Chances are, you're familiar with psychiatrist Elizabeth Kubler-Ross's Five Stages of Grief, a pattern of phases most people go through when faced with their impending death, or the death of a loved one. This universal process can be applied to less serious personal traumas, such as injury, break-up, bankruptcy, etc.
I'm thinking now, after emerging from a 3-week nightmare workathon, that it may be also true for rewrites -- specifically when one is handing in a so-called final draft on deadline. Herewith:
THE 5 STAGES OF FINAL DRAFT WRITING
It's really in very good shape. Sure, I've got a ton of notes, but it's nothing I can't handle...
Who is the cretinous asshole who wrote this crap?
If I can just have [enough methamphetamine, a roomful of writers a helluva lot smarter than I am, a time machine, etc.], I promise I'll have this in good enough rough shape for the draft after the final draft!
I am SO fucked.
As awful as this one is, the next one can only be better. And I still (sort of) have my health.
How cavalier was I, when my editor suggested a date three weeks away for handing in the manuscript of my novel! Hadn't we just had a dream date of a lunch meeting, going over her five pages of notes and arriving at (theoretical) solutions for all the problems cited? It was all so clear, everything -- only a few bits of heavy lifting amidst lots of little stuff -- that needed to be done.
What I forgot, in Denial, and then confronted (in Anger) was the principle of It Can Always Be Better, and the presence of The Me That Came Before.
Here's how it goes. Beyond the Domino Syndrome (the idea that when you change one plot beat, the next is affected, and so on) lies a more insidious morass of what we might call a Fortunately/Unfortunately rewrite principle: Fortunately, you can drain a boggy paragraph here, prune an unruly sentence there -- any draft can be improved. Unfortunately, no sooner has one section of a piece been polished to a fresh sheen, than an adjacent swath of prose looks pathetically shoddy.
It Can Always Be Better is the awful truth that often leads to a torturous game of literary Whack-a-mole. You're in the home stretch on a scene (you think), merely correcting light line edits, and you're suddenly brought up short by the sight of what an illustrious critic acquaintance calls "a lump." Some heretofore unnoticed patch of coal is nestled amidst your diamonds, a first draft-like clumsiness that's not up to last-draft snuff. So back down to the mines you go.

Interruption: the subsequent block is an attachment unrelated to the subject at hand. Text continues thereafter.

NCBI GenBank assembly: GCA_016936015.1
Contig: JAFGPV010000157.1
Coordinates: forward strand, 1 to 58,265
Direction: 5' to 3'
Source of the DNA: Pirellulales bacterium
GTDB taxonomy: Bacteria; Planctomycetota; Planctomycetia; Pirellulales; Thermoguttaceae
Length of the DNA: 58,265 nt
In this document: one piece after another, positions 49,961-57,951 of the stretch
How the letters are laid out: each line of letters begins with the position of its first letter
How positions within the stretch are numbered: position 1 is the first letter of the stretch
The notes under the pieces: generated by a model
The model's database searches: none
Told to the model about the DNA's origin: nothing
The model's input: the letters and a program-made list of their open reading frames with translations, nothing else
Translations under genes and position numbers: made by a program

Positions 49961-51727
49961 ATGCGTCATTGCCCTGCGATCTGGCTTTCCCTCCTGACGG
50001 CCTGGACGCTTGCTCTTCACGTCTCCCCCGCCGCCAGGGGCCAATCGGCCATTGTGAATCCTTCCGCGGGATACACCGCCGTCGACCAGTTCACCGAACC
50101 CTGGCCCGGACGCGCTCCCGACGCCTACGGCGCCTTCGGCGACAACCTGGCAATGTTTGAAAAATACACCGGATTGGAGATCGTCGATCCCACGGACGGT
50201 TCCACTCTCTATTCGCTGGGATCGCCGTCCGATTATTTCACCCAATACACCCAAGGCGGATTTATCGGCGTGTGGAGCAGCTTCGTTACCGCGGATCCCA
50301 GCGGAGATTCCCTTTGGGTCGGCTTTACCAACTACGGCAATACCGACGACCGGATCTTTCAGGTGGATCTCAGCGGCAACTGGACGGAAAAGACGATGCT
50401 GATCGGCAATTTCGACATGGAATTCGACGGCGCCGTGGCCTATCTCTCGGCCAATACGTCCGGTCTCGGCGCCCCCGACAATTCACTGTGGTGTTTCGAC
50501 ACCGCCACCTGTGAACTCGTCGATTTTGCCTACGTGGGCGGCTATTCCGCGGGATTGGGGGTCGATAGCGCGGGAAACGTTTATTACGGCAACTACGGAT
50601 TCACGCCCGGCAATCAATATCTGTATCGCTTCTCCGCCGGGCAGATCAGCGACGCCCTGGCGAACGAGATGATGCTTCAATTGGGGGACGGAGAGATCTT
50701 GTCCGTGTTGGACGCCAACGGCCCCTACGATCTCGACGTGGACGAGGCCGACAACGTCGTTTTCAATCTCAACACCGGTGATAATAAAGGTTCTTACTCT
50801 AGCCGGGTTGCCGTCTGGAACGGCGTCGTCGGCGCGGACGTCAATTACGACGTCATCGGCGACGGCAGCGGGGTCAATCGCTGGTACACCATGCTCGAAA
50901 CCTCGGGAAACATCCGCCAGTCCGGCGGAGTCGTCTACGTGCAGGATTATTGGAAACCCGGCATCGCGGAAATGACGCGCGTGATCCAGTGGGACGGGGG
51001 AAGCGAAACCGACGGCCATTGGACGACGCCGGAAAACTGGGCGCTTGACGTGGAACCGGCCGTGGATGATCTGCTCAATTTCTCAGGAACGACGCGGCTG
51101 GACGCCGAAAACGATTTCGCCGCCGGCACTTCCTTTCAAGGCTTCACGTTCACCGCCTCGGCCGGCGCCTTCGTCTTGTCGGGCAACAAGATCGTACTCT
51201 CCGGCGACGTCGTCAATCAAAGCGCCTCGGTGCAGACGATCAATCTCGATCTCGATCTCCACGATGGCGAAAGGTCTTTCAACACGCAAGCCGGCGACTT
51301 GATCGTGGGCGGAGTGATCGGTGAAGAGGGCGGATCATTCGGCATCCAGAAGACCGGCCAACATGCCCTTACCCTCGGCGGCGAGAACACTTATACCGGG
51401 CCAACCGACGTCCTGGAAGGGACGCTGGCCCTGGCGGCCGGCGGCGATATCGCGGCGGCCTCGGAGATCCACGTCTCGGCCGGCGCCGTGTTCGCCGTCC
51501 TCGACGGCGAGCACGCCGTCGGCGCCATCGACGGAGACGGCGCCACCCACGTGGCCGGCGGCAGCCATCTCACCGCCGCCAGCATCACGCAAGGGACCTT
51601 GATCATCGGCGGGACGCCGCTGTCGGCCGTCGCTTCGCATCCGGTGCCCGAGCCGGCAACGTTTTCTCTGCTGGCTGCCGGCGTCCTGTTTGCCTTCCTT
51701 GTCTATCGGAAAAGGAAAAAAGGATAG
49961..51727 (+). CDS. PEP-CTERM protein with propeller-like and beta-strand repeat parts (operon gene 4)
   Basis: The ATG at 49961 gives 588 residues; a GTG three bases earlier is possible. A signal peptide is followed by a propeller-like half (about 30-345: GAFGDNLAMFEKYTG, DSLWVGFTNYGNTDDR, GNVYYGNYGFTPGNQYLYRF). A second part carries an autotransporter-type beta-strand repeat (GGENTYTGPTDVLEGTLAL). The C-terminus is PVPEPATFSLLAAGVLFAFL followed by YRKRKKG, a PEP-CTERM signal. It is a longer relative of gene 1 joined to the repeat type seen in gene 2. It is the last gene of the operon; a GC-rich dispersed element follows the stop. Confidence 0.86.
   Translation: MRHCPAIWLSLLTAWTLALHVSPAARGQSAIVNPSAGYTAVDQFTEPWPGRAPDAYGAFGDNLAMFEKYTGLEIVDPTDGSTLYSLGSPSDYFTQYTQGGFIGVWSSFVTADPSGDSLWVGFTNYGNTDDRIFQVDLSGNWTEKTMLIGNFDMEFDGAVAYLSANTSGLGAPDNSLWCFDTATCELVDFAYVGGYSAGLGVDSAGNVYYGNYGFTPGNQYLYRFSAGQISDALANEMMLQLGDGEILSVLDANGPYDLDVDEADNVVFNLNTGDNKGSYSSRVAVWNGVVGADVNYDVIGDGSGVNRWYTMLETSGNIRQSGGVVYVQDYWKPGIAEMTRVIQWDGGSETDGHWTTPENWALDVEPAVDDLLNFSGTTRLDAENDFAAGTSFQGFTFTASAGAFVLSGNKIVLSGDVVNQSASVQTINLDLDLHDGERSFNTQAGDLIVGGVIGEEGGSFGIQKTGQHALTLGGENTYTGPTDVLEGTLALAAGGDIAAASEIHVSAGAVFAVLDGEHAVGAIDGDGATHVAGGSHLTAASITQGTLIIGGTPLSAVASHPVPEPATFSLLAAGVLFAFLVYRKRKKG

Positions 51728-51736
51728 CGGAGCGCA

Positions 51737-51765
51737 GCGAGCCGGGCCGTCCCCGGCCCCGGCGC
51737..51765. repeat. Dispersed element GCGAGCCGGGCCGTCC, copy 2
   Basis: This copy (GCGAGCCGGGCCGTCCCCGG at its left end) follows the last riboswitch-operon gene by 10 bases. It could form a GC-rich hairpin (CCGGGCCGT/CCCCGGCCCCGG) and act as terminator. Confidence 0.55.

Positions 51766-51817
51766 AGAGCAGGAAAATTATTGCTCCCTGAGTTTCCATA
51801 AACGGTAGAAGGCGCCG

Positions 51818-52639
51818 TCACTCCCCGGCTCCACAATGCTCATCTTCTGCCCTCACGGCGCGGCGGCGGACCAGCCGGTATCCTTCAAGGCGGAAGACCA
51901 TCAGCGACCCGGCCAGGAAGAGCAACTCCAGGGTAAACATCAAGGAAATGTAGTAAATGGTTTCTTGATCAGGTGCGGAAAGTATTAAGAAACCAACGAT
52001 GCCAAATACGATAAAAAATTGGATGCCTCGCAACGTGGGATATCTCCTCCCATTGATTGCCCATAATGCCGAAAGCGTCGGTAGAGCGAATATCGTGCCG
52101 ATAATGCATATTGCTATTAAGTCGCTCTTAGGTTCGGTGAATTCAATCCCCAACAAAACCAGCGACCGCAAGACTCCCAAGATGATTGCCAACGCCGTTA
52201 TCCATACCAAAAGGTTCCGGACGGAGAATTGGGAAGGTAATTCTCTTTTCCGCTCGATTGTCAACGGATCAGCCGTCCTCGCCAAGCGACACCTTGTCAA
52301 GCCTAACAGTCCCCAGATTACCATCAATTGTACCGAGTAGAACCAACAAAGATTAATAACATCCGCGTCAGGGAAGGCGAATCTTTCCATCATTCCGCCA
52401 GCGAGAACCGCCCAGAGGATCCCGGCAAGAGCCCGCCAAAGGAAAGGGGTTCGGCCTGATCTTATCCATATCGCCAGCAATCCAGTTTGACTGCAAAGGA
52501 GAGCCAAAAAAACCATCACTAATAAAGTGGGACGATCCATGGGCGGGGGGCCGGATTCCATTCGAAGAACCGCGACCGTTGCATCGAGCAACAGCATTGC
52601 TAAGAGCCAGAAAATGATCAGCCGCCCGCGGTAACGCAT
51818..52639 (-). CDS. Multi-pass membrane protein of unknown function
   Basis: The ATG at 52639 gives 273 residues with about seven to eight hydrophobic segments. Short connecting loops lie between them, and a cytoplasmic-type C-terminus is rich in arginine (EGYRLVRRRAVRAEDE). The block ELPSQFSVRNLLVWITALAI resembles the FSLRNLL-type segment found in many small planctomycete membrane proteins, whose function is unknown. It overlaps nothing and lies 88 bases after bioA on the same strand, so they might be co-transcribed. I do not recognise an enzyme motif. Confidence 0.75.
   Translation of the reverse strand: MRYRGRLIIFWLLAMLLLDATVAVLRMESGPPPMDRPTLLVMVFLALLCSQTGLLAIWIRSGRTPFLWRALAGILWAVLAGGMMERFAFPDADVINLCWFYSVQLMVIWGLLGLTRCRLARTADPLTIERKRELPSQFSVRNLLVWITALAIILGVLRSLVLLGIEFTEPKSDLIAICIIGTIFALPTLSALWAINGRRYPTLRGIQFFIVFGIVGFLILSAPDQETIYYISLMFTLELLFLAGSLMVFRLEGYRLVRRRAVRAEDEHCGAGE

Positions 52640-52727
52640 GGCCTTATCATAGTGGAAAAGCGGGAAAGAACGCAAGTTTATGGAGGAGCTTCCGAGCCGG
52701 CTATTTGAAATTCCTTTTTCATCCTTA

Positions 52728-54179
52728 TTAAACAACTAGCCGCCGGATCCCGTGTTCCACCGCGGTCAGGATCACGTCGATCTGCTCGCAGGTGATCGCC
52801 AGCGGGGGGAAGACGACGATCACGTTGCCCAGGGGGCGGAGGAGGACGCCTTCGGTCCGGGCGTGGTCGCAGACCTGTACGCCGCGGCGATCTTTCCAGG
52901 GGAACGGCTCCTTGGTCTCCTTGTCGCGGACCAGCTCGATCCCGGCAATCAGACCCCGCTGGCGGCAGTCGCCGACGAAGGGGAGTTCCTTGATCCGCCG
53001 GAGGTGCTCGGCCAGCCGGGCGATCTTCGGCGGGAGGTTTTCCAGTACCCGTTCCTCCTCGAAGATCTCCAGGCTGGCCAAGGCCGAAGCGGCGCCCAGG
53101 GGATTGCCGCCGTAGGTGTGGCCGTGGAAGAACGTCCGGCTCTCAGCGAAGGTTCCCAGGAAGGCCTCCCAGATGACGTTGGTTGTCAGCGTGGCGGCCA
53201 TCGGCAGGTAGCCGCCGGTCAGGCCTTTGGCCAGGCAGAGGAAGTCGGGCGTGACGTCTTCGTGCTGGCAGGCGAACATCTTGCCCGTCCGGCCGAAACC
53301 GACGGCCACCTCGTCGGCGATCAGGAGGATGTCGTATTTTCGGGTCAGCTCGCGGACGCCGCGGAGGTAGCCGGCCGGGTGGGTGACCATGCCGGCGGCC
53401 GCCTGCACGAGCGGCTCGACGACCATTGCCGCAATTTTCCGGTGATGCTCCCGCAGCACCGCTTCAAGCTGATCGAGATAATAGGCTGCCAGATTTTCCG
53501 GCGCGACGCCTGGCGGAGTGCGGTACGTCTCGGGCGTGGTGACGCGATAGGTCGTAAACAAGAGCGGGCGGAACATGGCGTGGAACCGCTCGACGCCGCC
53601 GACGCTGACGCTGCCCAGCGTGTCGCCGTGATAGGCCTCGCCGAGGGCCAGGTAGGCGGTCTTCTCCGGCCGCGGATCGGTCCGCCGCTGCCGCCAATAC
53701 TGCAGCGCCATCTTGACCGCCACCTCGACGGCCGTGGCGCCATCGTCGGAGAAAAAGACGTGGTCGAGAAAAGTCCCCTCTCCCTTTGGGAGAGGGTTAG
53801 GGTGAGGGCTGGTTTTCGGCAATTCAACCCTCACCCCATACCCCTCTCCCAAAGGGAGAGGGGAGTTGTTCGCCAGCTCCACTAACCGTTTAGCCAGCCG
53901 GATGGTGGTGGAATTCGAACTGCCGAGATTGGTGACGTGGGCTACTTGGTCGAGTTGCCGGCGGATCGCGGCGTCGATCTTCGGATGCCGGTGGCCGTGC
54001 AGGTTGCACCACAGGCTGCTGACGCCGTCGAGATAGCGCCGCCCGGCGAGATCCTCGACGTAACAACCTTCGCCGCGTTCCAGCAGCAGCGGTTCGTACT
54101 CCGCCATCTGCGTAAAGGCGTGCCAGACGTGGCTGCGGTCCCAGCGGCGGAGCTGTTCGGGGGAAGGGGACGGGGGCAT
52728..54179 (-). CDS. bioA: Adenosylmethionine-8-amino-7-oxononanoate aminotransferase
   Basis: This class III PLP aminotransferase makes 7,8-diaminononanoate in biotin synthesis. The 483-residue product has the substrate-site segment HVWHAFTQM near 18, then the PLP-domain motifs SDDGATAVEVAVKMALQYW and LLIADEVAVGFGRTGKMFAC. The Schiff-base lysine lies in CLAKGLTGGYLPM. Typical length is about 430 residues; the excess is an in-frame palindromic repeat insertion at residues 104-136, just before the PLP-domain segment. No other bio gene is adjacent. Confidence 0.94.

And how did this happen? Why didn't you see it before? This is where The Me That Came Before comes in. Billy 2003 thought the thing up. Billy 2004 reshaped it. Billy 2005 rethought it yet again... By the time I got to my present draft there had been a history, a multitude of me's involved, each of them improving on the work of the one before.
The positive way to look at this, as my stalwart, sweet Tater suggested, is "my standards are getting higher." The negative way is to fear I'll never get high enough.
But meanwhile, who is the nefarious Billy who wrote yesterday's draft and pronounced it viable? That freakin' guy -- I'm always reading over what he wrote last night, thinking: what was he thinking?! Thus the Me That Came Before makes it better, until the Me That Comes After needs to make it better than the Me Before again... ad infinitum.
Next, in my Bargaining phase, the present-day Billy -- while addressing the multitudes of Billys with a desperate plaint: can't we all just get along? -- promised to build a temple in the lord's honor, among other things, if he could just for a second get the story straight.
During Depression, my general hopelessness over the story's ever being a story (let alone being great) alternated with visions of lifelong friends crossing the street to avoid seeing me after the book is published.
Finally came the understanding that the only way to truly bring the book up to the present moment (i.e. where I am now as a writer, via learning from all the mistakes the past me's have made) would be to throw this draft out and start writing the book again from the beginning.
This sounds to me like I'm approaching Acceptance -- the point where you can at least live with the idea that you'll only get the damn thing as good as it can get for where you are now.
Because it's due tomorrow morning, my brain is mush, and if it really sucks... my editor will tell me how to fix it and get us an extension. Won't she?
So why does it feel like I've somehow wheeled my way back to Denial again...